It drew heavily on my legal background. I honed it as a page-turner. I kept my chapters to less than 3,000 words. I plotted it thoroughly before I started writing. I revisited the structure of other crime thrillers and researched legal databases online for accuracy and setting notes. It was earmarked as book one on an ongoing series (something that appeals to commercial publishers). I included some vital crime novel tropes – two cases that dovetailed, the twist dénouement, the ticking clock and tried to present them in new and interesting ways. I scuffed up my lawyer protagonist by making him a boxer. All core elements of the genre that readers would recognise. ‘Trust me I know what I’m doing.’

And almost a year to today, I received an email from Penguin about meeting to discuss their publishing my novel.

But the story doesn’t end there as far as finding my genre was concerned.

Penguin had some notes and considerations on how to position the book in the marketplace. I should say that I am in no way adverse to discussions on marketing. I enjoy them actually, as the goal has always been to try and have as many people read my work as possible. A strong marketing position would only help with this.

While my main character is a lawyer the book is not a courtroom procedural, and there is an element of the hardboiled to him – pounding streets and faces to get the results.

Was it a crime thriller? A legal thriller? Or a straight up thriller? Each of these categories would bring with it a variation on the book’s title (which we were negotiating), the cover, its strapline and the approach taken by sales and marketing teams. Crime thrillers are already well established so that’s a plus. But there are very few solely legal thriller writers in Australia and this could act as a key point of difference. But in terms of the widest reach, would positioning it as a more general thriller work best? ‘Trust us we know what we’re doing.’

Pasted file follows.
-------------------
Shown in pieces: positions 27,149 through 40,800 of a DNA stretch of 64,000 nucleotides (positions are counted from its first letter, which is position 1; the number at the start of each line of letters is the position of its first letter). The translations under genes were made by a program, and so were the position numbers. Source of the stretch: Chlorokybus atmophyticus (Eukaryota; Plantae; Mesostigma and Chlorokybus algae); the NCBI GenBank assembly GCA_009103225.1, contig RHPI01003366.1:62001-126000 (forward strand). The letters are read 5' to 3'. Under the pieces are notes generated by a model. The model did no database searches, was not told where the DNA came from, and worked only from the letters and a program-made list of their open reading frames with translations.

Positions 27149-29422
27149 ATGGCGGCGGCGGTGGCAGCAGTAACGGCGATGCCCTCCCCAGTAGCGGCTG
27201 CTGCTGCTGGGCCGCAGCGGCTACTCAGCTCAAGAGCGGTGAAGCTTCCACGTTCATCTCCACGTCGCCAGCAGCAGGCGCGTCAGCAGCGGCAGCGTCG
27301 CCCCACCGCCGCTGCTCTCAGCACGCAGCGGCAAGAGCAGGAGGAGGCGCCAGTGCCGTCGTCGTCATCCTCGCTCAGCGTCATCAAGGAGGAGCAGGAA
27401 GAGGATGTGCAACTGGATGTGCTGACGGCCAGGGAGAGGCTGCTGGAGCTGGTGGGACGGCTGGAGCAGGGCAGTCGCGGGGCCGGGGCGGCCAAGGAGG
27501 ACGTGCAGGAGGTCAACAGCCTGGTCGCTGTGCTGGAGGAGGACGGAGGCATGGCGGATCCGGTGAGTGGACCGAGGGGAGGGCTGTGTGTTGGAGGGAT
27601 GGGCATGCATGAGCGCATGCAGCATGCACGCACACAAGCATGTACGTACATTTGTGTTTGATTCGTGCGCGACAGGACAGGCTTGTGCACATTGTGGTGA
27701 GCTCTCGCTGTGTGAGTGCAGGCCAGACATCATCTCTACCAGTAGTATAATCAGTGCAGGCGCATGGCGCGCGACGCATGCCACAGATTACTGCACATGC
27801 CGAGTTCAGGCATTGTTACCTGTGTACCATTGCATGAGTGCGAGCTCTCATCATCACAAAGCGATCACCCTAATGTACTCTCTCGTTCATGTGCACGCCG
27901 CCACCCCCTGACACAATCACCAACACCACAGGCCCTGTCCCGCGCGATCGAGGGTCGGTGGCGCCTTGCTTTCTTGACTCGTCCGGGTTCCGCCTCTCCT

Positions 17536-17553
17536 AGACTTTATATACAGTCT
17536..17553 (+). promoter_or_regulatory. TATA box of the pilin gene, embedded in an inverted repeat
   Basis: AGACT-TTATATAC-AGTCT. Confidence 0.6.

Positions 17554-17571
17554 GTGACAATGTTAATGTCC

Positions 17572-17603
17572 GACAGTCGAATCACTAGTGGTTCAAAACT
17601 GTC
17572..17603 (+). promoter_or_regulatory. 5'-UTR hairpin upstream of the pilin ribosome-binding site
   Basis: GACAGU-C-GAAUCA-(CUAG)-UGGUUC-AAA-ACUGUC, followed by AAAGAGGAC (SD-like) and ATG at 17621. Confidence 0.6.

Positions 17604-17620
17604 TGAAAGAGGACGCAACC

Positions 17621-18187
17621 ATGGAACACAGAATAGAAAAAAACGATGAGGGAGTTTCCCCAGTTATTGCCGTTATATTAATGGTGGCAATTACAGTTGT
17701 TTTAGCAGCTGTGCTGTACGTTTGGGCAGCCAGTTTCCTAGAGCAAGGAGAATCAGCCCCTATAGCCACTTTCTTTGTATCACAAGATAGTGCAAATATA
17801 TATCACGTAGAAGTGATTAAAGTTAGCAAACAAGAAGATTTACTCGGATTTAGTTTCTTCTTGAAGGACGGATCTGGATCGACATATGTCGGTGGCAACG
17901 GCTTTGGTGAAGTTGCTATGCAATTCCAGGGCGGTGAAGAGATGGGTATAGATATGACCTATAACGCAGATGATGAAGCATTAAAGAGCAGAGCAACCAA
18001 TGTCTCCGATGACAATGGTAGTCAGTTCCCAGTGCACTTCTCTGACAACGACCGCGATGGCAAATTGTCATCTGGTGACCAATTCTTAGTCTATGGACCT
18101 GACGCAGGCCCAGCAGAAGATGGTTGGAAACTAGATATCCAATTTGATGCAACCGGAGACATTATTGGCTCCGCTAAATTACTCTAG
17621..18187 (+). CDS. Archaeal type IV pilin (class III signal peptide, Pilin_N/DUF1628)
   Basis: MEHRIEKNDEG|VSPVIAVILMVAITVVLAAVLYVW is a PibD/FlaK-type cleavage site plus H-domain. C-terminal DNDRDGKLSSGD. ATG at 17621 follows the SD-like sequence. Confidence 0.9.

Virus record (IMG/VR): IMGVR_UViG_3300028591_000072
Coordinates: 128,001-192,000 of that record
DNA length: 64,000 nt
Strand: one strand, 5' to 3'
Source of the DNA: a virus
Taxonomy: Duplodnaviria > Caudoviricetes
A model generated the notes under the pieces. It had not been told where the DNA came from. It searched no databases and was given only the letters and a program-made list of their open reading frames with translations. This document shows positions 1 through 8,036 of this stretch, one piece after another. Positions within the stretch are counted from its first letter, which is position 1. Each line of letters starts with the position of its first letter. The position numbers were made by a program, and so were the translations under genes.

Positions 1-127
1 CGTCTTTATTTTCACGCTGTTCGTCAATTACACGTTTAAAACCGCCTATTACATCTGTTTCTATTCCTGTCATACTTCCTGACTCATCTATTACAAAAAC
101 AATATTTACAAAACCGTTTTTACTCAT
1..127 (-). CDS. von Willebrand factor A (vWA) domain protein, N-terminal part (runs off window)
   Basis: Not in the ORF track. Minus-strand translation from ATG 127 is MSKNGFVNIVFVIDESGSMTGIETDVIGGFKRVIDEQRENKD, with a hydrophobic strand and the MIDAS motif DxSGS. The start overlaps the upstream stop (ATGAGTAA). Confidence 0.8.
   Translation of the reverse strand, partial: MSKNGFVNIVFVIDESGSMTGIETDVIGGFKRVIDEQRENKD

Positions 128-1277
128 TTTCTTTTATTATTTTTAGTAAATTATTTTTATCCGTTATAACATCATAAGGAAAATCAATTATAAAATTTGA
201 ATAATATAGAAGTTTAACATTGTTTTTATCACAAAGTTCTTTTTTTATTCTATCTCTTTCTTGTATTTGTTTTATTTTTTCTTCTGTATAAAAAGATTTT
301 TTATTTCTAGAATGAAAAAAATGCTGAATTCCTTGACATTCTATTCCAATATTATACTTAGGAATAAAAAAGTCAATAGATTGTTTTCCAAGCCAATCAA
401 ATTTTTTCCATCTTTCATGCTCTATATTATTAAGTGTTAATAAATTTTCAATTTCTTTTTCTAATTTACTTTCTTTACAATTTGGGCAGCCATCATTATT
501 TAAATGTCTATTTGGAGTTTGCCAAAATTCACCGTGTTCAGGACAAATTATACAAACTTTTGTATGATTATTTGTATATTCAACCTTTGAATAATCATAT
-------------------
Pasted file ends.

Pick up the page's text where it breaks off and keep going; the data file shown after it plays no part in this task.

This was where I let the experience of the publisher step in and how I finally came full circle to calling myself a thriller writer.

Which is as good a point as any to address the final question posed by this session: are some genres better represented than others at festivals like this?

The Emerging Writers Festival positions itself as “promoting emerging writers in all styles, genres and forms”. While this is true for the most part, I feel commercial fiction is perhaps a little under represented in the festival and with it those big ticket commercial genres – crime, romance, fantasy and science fiction. Arguably this is by necessity. In order to remain relevant to the broadest range of writers these types of festivals can’t become too niche in their focus on genres. Besides where would one draw the line?

Looking more broadly there seems to be a uniquely Australian cultural cringe over commercial fiction. One need only observe the quietly-simmering resentment of commercial heavyweights Bryce Courtenay, Matthew Riley and Di Morrissey when interviewed in 2010 by Jennifer Byrne. In fact the very distinction 'literary' seems to bring with it a judgement of higher value and merit. This is about as useful as assuming that 'commercial' means a book will sell by the truck-load.

That being said, I do feel a few more sessions on the broader concern of commercial fiction would well serve a large section of the writing community. The readership is clearly out there so I dare say the ‘writership’ is out there as well.